When you’re drifting into the murky, dead-calm waters of some universal uncertainty like our current pandemic, it’s good to have a stoic, unflappable pilot like Norah Jones at the helm. Even just over a year ago, as lockdown kicked in and all hands were on manic deck, shivering like chihuahuas, the nine-time Grammy winner was calm, cool and collected as she discussed her then-new album, Pick Me Up Off the Floor, and its eerily prophetic jazz-blues soothers “To Live,” “I’m Alive,” “This Life,” “Heaven Above,” and (gulp) “Hurts to Be Alone.” As the mother of two young children, she admitted to feeling a bit uneasy over: the sudden end to touring; the potential effects of quarantining, especially on regular churchgoers; and whether self-absorbed society would take this moment to reflect, learn and grow. To cheer herself up, she’d been listening to Christmas songs early, although Cher’s anthemic “If I Could Turn Back Time” kept playing over and over in her if-only head. And she conceded that releasing a record then felt slightly Quixotic. “But if one person finds comfort in the music I make, then it was all worth it,” she said with a resigned sigh.
So who better then to steer us out of this Sargasso Sea than Jones again, with her latest memory-jogging release, ’Til We Meet Again, a warm, intimate concert document culled from 2017-2019 tour dates in Brazil, France, Italy, Argentina and, of course, the United States. And at 42, the quiescent cabaret aplomb she first displayed on her definitive Come Away With Me back in 2002 has grown even more seasoned, confident and assured over the 14 tracks, starting with the inventive opening rendition of Hank Williams’ “Cold Cold Heart” and spanning catalog classics like “Sunrise,” “Falling,” “Begin Again,” and “It Was You.” The set closed with a requisite reading of “Don’t Know Why,” then a surprise, molasses-slow take on Soundgarden’s “Black Hole Sun,” in honor of its late frontman, the charismatic Chris Cornell, and was recorded at Detroit’s Fox Theatre—the last venue he played before passing away on tour in May of 2017. Jones even co-produced the entire collection with Jamie Landry.
Has humanity sailed free from its dire straits? Don’t stow the life vests just yet, Jones cautions. But she and her husband just had their first vaccine doses, with the second ones scheduled soon. “And when we got our first shot, it certainly felt heavier than I thought it would, like a weight was lifted,” she says, in a soft measured murmur every bit as reassuring as her singing voice. “And I think this has put into focus what really matters for so many people, so I really hope we can all keep it in focus.” She pauses before adding, “But I wonder—we’ve been conditioned over the last however many years to have the shortest attention span in the history of humanity. So I’m hopeful. But I’m not blind to our flaws.” She charts her new post-pandemic course in this thoughtful followup chat.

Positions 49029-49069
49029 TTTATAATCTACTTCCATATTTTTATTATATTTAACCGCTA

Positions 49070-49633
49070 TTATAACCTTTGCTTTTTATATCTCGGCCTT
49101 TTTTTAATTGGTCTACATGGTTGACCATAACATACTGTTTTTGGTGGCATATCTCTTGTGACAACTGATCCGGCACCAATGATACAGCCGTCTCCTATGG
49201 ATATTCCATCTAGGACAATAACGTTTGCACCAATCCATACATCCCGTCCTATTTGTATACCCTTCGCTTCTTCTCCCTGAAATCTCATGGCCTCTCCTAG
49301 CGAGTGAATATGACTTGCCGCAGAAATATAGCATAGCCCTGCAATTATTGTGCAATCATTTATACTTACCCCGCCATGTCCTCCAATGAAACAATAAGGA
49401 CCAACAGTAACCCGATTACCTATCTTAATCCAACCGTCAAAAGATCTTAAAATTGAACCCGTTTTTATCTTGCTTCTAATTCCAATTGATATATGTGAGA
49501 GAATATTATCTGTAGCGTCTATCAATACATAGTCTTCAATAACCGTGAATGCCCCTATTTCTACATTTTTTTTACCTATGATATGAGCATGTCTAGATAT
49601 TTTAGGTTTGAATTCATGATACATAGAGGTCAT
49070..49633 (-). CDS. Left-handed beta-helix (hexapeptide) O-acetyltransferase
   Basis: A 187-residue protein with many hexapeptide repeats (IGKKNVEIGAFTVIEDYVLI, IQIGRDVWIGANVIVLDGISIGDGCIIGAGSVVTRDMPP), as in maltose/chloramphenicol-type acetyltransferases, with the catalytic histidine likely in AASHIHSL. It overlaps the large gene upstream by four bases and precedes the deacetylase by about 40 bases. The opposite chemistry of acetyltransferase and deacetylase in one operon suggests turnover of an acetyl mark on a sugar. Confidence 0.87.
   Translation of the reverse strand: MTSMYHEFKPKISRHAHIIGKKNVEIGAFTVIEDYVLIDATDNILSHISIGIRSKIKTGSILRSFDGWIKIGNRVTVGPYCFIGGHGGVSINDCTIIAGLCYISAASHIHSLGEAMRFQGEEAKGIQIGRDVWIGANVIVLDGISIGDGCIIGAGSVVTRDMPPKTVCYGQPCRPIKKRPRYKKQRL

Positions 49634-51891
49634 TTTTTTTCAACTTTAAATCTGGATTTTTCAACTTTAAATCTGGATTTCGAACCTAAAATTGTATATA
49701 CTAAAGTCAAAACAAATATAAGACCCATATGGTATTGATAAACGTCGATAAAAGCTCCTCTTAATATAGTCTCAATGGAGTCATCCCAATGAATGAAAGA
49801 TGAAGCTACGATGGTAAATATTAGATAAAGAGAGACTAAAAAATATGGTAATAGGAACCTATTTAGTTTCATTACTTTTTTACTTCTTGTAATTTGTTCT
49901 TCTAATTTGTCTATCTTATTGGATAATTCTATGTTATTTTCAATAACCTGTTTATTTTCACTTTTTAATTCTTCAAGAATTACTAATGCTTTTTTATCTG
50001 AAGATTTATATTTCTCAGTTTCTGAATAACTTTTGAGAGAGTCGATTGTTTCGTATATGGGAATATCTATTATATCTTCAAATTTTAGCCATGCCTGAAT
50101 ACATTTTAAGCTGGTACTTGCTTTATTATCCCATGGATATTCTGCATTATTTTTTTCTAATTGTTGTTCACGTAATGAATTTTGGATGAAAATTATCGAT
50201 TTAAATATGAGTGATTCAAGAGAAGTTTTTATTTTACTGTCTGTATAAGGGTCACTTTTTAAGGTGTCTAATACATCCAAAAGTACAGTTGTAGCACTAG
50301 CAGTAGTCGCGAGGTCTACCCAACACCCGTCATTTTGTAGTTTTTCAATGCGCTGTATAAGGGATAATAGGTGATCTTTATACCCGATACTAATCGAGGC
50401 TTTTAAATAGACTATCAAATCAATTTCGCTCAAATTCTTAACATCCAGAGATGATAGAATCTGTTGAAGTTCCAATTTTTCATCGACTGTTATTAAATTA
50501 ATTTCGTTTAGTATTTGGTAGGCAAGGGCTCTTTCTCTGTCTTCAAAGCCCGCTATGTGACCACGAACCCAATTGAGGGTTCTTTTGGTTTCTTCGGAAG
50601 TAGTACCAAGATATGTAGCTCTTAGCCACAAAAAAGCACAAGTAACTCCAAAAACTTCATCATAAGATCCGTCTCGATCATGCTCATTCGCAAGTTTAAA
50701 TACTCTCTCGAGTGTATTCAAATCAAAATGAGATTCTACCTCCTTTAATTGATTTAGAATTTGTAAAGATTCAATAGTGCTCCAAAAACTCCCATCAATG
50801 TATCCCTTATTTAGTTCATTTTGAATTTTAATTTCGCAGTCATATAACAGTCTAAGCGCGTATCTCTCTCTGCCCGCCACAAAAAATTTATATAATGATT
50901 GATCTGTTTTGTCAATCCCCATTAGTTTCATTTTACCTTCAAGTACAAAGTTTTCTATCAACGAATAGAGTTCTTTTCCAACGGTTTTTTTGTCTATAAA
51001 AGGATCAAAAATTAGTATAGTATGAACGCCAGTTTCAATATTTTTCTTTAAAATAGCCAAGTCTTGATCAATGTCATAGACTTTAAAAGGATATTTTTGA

Paste: In our last episode just over a year ago, things were looking dark for our heroine as winter and the coronavirus tightened their grip. How are you coping in this new Perils of Pandemic Pauline installment?
Norah Jones: Gosh! I don’t know! I kind of feel like it’s more like Groundhog Day over here. But we’re finally just getting to the end of Zoom school—we can do it! We could be back In school—a lot of people are in actual school. But we’re still doing online schools, so we’re just going to wait out the last few months. And I’m so tired at night, I never even put on a movie. But I have binge-watched some shows, for sure.
Paste: How has your songwriting changed? Some say that the pandemic first darkened theirs, then conversely lightened it later.
Jones: Yeah. I could definitely see that happening. And I’ve definitely been doing more writing in the last few months, and definitely also I feel like people are gravitating toward dance music a lot. Or at least it seems like it. But I also listen to pop radio a lot with my kids, so I just hear what’s on that. But to me it sounds like dance music, and I love it—it’s fun.
Paste: I think many parents are just tired of hearing the Paw Patrol theme song.
Jones: Ha! Yeah! But we haven’t heard that one in a while, so they forgot about it. Mine are into horror films and action movies, but they’re too little, so they’re too scared. So they tried to watch Jaws, and they were excited to watch it because they watched The Meg, and now The Meg is their favorite movie. And it’s just scary enough, so it’s great. It’s not so scary that they’re up at night. So they tried to watch Jaws, the OG, and they were just too terrified. But now they will watch the trailer of Jaws over and over, since they can’t watch the movie because it’s too scary.
Paste: Last time we talked, snow had fallen. And it occurred to me that everyone—especially musicians, who are usually on tour—really got to experience the seasons more intensely last year.
Jones: Yeah. And it’s been nice. And we also had a lot of snow this year, more than normal. But that was nice, too. It was actually a fun snow, which was good. And I’ve missed a lot of East Coast things like that by being on the road, so this is definitely the first time we’ve been in one place, probably ever, for so long. But my family? They’re kind of homebodies. Even to just get them to go outside for a walk sometimes, it’s like pulling teeth. I don’t know why—they’ve just always been like that, so it’s nothing new.
Paste: As we drifted into the pandemic, you were really starting to miss collaborating in person with other musicians. And now?
Jones: Yeah. I was. But I’ve been able to do a little bit of it safely, here and there. But also, I’ve been focused on other things. And focusing on things is nice, you know? Having a task to focus on, whether it’s house stuff or putting together this live album, like focusing on mixing it or choosing the songs, you know? That was a nice project to have.
Paste: When and why did that idea occur to you? Because obviously, we all miss concerts.